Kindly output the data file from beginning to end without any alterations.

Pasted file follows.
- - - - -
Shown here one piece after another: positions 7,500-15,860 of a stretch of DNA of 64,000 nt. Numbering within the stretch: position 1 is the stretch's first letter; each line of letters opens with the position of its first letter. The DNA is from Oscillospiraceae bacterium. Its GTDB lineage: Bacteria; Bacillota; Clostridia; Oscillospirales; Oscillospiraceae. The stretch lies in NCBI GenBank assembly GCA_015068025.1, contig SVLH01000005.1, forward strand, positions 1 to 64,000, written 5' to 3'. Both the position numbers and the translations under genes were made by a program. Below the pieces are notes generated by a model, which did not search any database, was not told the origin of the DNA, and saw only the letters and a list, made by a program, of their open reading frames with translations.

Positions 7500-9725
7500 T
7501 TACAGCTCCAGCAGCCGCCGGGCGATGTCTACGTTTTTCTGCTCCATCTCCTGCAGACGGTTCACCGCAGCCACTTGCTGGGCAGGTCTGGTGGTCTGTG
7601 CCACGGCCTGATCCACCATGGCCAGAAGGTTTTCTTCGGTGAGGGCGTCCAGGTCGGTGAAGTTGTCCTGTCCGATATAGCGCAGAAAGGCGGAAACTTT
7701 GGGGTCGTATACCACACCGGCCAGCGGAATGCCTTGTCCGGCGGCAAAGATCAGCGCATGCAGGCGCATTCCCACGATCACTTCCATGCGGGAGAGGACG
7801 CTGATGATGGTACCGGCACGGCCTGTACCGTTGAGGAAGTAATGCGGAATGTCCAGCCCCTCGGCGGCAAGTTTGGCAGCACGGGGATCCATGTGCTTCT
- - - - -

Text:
Shown here one piece after another: positions 7,500-15,860 of a stretch of DNA of 64,000 nt. Numbering within the stretch: position 1 is the stretch's first letter; each line of letters opens with the position of its first letter. The DNA is from Oscillospiraceae bacterium. Its GTDB lineage: Bacteria; Bacillota; Clostridia; Oscillospirales; Oscillospiraceae. The stretch lies in NCBI GenBank assembly GCA_015068025.1, contig SVLH01000005.1, forward strand, positions 1 to 64,000, written 5' to 3'. Both the position numbers and the translations under genes were made by a program. Below the pieces are notes generated by a model, which did not search any database, was not told the origin of the DNA, and saw only the letters and a list, made by a program, of their open reading frames with translations.

Positions 7500-9725
7500 T
7501 TACAGCTCCAGCAGCCGCCGGGCGATGTCTACGTTTTTCTGCTCCATCTCCTGCAGACGGTTCACCGCAGCCACTTGCTGGGCAGGTCTGGTGGTCTGTG
7601 CCACGGCCTGATCCACCATGGCCAGAAGGTTTTCTTCGGTGAGGGCGTCCAGGTCGGTGAAGTTGTCCTGTCCGATATAGCGCAGAAAGGCGGAAACTTT
7701 GGGGTCGTATACCACACCGGCCAGCGGAATGCCTTGTCCGGCGGCAAAGATCAGCGCATGCAGGCGCATTCCCACGATCACTTCCATGCGGGAGAGGACG
7801 CTGATGATGGTACCGGCACGGCCTGTACCGTTGAGGAAGTAATGCGGAATGTCCAGCCCCTCGGCGGCAAGTTTGGCAGCACGGGGATCCATGTGCTTCT